South Florida chapter leaders of Kappa Alpha Psi have pledged support for the development of a permanent home in Fort Lauderdale for the American Tennis Association (ATA), the oldest sports organization for African Americans in the U.S. The fraternity is also partnering with the ATA and the Greater Fort Lauderdale Convention and Visitors Bureau (GFLCVB) for the Centennial Celebration of the ATA in Fort Lauderdale in 2016.

Kappa Alpha Psi is linked with the legacy of the ATA, which has been a training ground for many of the world's top players including the late Arthur Ashe, the first black player ever selected to the U.S. Davis Cup team to be ranked number one and the only black man to ever win the singles titles at Wimbledon, the U.S. Open and the Australian Open. Ashe was a Kappa.

The ATA, founded in 1916 in Washington, D.C. to create a circuit of clubs and tournaments for Black tennis players excluded from the U.S. Lawn Tennis Association, has remained in the forefront of the sport, challenging the racial barriers of segregation, cultivating promising young talent, and providing a vital social network for African American professionals.

ATA founders were key forces behind negotiations that led, in 1950, to Althea Gibson becoming the first Black to ever compete in the U.S. National Championship at Forest Hills - and other ATA champions followed. Most African American professional tennis players received training and experience in ATA clubs and tournaments before turning pro, opening the door for contemporary young Black stars such as Serena and Venus Williams who were not a product of the ATA but have been supportive of the organization, making appearances and encouraging young players to pursue their tennis goals.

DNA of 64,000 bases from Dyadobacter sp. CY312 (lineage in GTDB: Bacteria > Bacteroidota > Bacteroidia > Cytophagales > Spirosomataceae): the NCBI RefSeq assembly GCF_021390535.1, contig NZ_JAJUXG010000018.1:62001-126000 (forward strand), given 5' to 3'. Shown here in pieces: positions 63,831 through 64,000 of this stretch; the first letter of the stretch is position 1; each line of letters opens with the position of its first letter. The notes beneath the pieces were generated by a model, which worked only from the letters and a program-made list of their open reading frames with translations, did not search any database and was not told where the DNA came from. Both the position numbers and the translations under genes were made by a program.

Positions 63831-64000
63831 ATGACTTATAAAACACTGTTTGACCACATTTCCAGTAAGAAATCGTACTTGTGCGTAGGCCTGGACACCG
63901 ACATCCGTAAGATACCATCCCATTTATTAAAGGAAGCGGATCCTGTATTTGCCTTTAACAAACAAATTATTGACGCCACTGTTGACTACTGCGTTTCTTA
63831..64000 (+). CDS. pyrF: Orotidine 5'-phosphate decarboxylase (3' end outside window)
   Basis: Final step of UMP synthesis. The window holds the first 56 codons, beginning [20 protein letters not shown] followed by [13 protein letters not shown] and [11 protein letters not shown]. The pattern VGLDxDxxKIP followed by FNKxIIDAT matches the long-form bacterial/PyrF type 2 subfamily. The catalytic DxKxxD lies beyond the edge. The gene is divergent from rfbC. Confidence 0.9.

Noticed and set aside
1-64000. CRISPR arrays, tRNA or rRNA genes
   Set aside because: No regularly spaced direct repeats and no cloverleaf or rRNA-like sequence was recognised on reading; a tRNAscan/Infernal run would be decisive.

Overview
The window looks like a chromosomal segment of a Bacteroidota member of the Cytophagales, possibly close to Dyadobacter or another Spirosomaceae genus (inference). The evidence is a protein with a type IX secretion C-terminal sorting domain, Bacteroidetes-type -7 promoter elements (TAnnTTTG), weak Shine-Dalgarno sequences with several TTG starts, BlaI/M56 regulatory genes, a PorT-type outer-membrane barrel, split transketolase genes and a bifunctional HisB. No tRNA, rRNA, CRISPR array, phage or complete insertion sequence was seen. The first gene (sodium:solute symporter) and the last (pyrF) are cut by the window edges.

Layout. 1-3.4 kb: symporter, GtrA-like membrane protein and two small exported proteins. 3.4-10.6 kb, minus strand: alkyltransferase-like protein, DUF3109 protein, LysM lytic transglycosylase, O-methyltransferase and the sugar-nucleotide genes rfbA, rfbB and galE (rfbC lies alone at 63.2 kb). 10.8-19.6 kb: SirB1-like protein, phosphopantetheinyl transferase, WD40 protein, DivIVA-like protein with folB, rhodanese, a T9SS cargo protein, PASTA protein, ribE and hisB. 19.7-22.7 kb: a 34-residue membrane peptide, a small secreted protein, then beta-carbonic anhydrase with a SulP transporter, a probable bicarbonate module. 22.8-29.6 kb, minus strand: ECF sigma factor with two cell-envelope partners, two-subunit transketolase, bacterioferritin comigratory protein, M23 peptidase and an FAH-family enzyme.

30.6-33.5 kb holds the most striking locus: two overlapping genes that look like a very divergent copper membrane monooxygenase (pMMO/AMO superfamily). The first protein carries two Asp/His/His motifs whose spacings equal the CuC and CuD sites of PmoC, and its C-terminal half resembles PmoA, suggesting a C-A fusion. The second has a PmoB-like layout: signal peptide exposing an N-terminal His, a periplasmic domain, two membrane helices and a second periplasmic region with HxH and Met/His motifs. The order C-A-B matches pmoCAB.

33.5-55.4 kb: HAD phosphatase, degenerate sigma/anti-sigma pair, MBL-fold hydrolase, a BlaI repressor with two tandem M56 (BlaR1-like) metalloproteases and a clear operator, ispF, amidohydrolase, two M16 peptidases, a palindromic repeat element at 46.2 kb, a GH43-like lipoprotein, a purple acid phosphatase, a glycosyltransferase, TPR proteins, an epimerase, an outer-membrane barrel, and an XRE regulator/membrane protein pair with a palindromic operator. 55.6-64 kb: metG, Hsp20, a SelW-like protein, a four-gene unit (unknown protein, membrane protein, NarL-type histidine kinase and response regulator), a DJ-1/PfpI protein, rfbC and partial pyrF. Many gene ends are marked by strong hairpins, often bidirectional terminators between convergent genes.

Plans for the new ATA headquarters in Fort Lauderdale, designed by V-Interiors, co-owned by Serena Williams, include a National Training Facility to develop young talent and a Black Tennis Hall of Fame in the historic Black Sistrunk community in Fort Lauderdale.

The ATA's annual National Championships relocated to the area in 2012. The 97th annual tournament will be held Aug. 3-9 as part of what has now become the Black Tennis Summer Family Reunion event. Over 3,000 amateur tennis players and their families and tennis enthusiasts are expected at the largest tournament in the U.S. which has become a tradition promoting togetherness.

U.S. Congressman Alcee Hastings, also a Kappa brother, has expressed support for the Black Tennis initiative and recognition at the federal level.

In addition to the Black tennis initiative, Greater Fort Lauderdale continues to draw high-profile Black groups for conferences, including the 100 Black Men of America in July and the National Urban League in 2015. For more information and interviews, contact Albert Tucker, Vice President of Multicultural Business Development, Greater Fort Lauderdale Convention & Visitors Bureau, 954-767-2456, atucker@broward.org

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